The Calvineers arrived at the Lubec School in plenty of time to set up. Grades 3-8 came to the presentation- about 45 students and teachers in all!  Two right whale scientists working at the NEA Research Station, Grace Conger and Dan Pendleton, along with Claudia Pendleton, the cook from the Research Station, also sat in.  The other research scientists would have loved to join, but they were braving the seas on their boat, looking for right whales!

Presenting at the Lubec School.

After the presentation, the Calvineers fielded questions from the crowd.  Some of the best were: “Why are they named right whales?”; “How old do they live?”; and “What kind of teeth do right whales have?”  The Calvineers sometimes do not know the answers to questions but are quick to turn the question over to their PI or other scientists in the crowd.  At this presentation, someone asked if right whales are in the Gulf of Mexico (because they wondered if the oil pollution affected them.)  Hanna said only one or two right whales were ever documented in the Gulf of Mexico but she did not know which whale it was. NOAA scientist Grace Conger informed the crowd that the whale was Derecha, Catalog #2360.  Derecha is actually one of the whales referred to in the PowerPoint, so we all learned something new that day!

Our audience at the Lubec School.

The Lubec School gave the Calvineers a free lunch (they still do exist!), and then they were off to the town of Whiting for their second presentation. The Whiting School of 30 K-8 students was joined by about 50 5th-8th grade students from the nearby Edmunds School. The second presentation was as good as the first and the students had even more questions for the Calvineers!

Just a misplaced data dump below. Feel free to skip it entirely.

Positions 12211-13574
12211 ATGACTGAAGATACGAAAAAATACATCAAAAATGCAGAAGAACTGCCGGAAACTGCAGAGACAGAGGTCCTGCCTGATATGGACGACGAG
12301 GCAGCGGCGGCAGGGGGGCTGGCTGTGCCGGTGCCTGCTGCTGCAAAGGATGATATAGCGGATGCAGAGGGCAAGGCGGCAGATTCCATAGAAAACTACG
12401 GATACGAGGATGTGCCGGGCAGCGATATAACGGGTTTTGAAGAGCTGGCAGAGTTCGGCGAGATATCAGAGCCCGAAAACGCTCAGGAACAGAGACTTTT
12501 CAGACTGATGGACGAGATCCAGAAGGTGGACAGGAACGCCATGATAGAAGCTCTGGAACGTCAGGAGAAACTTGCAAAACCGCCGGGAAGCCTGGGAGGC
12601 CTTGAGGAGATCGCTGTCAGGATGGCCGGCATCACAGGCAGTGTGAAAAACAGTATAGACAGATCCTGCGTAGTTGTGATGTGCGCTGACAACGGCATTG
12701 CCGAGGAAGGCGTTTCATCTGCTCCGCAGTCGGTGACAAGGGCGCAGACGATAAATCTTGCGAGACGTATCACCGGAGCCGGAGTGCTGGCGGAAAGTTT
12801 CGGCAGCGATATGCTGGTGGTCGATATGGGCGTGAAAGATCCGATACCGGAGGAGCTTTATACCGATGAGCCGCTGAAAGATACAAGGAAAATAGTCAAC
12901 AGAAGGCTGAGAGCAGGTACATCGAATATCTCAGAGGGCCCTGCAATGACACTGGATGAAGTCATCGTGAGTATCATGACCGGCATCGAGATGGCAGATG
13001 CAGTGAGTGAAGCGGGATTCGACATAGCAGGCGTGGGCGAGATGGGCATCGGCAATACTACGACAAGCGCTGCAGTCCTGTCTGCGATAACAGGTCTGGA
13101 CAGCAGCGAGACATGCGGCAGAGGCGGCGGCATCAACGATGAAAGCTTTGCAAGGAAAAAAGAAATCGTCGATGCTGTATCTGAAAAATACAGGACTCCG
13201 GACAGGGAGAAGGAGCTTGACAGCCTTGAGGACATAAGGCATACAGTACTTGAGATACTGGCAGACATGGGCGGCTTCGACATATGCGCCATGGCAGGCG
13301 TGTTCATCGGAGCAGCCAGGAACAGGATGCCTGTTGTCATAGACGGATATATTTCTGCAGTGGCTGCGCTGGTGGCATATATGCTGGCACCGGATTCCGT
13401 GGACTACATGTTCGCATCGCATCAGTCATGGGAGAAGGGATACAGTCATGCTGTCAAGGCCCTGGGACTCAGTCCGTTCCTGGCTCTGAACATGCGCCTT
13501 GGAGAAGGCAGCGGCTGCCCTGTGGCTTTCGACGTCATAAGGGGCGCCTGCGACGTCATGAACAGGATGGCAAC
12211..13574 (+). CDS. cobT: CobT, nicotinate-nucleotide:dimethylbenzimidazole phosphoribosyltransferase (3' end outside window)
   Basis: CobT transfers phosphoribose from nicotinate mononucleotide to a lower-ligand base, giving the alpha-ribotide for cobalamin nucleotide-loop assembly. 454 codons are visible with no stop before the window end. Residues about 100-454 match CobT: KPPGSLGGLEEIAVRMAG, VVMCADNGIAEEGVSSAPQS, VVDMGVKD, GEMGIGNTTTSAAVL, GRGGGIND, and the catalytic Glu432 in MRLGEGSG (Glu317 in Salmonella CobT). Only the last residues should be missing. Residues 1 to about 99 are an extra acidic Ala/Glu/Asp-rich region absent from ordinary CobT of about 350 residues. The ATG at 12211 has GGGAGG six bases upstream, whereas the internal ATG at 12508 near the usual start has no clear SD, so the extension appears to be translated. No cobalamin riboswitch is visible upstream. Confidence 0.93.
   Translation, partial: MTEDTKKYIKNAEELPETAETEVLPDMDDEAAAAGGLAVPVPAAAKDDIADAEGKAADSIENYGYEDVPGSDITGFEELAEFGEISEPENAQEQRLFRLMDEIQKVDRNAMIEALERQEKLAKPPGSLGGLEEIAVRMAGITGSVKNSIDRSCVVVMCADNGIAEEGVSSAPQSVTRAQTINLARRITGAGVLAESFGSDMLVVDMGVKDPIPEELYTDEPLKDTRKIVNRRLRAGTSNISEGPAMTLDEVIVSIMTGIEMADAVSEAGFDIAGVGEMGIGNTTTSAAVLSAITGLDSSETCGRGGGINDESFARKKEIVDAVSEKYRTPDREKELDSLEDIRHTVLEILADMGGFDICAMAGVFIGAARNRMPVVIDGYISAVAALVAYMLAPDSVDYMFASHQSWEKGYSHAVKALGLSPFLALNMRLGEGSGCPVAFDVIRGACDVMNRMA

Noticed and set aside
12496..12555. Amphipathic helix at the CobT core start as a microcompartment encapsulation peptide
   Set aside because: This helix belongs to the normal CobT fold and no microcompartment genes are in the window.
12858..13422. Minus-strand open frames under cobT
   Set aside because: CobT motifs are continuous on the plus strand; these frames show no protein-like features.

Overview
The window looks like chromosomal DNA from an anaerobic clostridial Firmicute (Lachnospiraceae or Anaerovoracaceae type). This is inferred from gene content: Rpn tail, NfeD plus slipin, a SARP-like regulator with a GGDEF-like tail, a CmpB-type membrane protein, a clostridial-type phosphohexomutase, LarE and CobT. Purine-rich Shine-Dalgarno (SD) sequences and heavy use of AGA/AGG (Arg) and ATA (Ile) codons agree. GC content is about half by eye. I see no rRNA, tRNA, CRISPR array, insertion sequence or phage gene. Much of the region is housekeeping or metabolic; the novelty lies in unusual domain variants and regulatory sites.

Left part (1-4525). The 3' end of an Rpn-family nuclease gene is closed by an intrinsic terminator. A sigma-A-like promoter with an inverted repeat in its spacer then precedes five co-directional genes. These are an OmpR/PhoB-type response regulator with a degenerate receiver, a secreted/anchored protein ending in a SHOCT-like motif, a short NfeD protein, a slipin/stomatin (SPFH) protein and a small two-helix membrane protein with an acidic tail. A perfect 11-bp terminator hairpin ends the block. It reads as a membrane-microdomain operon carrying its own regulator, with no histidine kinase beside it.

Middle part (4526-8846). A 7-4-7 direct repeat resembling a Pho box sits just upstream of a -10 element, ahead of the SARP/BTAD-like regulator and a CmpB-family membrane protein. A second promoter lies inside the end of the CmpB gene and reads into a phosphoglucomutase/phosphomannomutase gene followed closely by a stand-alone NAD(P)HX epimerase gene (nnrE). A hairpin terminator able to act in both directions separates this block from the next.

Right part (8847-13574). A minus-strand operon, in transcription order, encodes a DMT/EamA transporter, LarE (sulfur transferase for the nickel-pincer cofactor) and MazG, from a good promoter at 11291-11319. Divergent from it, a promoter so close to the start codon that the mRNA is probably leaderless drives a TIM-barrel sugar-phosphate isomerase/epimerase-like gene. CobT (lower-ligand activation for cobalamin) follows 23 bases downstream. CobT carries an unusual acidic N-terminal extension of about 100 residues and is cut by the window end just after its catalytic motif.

The Calvineers answer questions from students from Whiting and Edmunds Schools.

After 20 minutes of Q&A, the Calvineers ended with a slide that listed what people could do to help right whales. Here is a brief list of some things that you can do to help right whales:
Just because the presentations were done, however, the day was not over for the Calvineers! We took advantage of the fact that we were near the Eastern-Most Point in the United States- West Quoddy HeadThey visited the lighthouse there, and afterwards explored the small waterfront town of Lubec, watching scores of seals feeding in the strong currents while collecting in the littoral zone between the 20-foot tidal range.  

Exploring West Quoddy Head.

The Calvineers found their way to the New England Aquarium Right Whale Research Station, got a tour, and played various forms of tag in the large backyard. At five o’clock sharp, the dinner bell rang and the Calvineers settled in at the very table the NEA researchers do every evening- there was plenty of room for all fifteen of us! Claudia had cooked up the dish the Calvineers had voted on: Macaroni and Cheese. But this wasn't just any kind of Mac and Cheese- it was Claudia’s special creation, and so the two large baking dishes disappeared in no time.  Along with the homemade garlic bread and fresh salad, it was quite a meal. Two Calvineers cleaned the table and loaded the dishwasher just like the scientists do. The final touch has become a tradition for Calvineers (Editor's note: and for the lucky researchers too, when we're fortunate enough to have Bill visit!): the PI passed out delicious, homemade peanut butter cups to all to signal yet another “job well done” on their part.

Eating dinner at the NEA Research Station.

The Calvineers were on their way back to Castine by 6 PM and were all delivered to their respective homes around 9 PM.  It was another long day for the Calvineers but they all could go to sleep knowing they had reached another 100 people, and perhaps that might be the tipping point that gets right whales off the endangered species list.